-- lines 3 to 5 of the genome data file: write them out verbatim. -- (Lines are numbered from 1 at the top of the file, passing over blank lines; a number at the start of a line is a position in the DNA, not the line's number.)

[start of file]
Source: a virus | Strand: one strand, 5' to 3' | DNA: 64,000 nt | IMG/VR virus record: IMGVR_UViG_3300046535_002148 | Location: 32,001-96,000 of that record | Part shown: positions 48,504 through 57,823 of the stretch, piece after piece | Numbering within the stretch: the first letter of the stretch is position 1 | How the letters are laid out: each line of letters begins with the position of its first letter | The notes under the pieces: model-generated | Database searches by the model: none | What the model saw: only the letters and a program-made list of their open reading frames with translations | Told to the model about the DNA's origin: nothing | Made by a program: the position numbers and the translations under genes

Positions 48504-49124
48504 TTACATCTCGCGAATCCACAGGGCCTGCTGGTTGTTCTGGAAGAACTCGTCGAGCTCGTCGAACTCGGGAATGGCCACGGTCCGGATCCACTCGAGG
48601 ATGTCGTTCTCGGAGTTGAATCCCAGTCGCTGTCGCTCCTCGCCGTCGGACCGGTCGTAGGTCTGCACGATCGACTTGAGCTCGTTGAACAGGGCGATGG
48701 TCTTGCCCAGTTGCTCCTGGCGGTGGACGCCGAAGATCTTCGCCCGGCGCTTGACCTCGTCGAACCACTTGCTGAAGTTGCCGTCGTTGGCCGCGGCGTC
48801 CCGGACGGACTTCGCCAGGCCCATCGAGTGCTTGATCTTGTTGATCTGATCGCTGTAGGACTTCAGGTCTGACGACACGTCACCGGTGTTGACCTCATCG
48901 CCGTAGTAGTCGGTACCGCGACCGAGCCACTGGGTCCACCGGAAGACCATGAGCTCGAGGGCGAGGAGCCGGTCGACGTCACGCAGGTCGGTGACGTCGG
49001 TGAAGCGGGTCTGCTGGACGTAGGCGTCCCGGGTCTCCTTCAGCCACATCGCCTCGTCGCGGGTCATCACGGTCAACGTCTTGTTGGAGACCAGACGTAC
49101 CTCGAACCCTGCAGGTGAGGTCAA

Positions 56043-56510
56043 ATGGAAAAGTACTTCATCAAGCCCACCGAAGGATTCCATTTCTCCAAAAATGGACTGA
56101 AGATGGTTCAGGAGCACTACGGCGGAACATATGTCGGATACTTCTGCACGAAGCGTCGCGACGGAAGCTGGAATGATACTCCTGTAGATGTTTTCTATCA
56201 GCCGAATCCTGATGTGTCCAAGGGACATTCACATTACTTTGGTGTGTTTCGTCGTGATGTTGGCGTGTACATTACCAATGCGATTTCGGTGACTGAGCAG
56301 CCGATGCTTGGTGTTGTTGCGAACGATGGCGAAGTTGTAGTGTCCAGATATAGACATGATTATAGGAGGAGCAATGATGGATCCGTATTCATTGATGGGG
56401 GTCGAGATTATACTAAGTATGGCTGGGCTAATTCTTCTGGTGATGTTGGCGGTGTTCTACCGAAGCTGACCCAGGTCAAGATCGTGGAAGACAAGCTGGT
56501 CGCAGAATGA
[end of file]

48504 TTACATCTCGCGAATCCACAGGGCCTGCTGGTTGTTCTGGAAGAACTCGTCGAGCTCGTCGAACTCGGGAATGGCCACGGTCCGGATCCACTCGAGG
48601 ATGTCGTTCTCGGAGTTGAATCCCAGTCGCTGTCGCTCCTCGCCGTCGGACCGGTCGTAGGTCTGCACGATCGACTTGAGCTCGTTGAACAGGGCGATGG
48701 TCTTGCCCAGTTGCTCCTGGCGGTGGACGCCGAAGATCTTCGCCCGGCGCTTGACCTCGTCGAACCACTTGCTGAAGTTGCCGTCGTTGGCCGCGGCGTC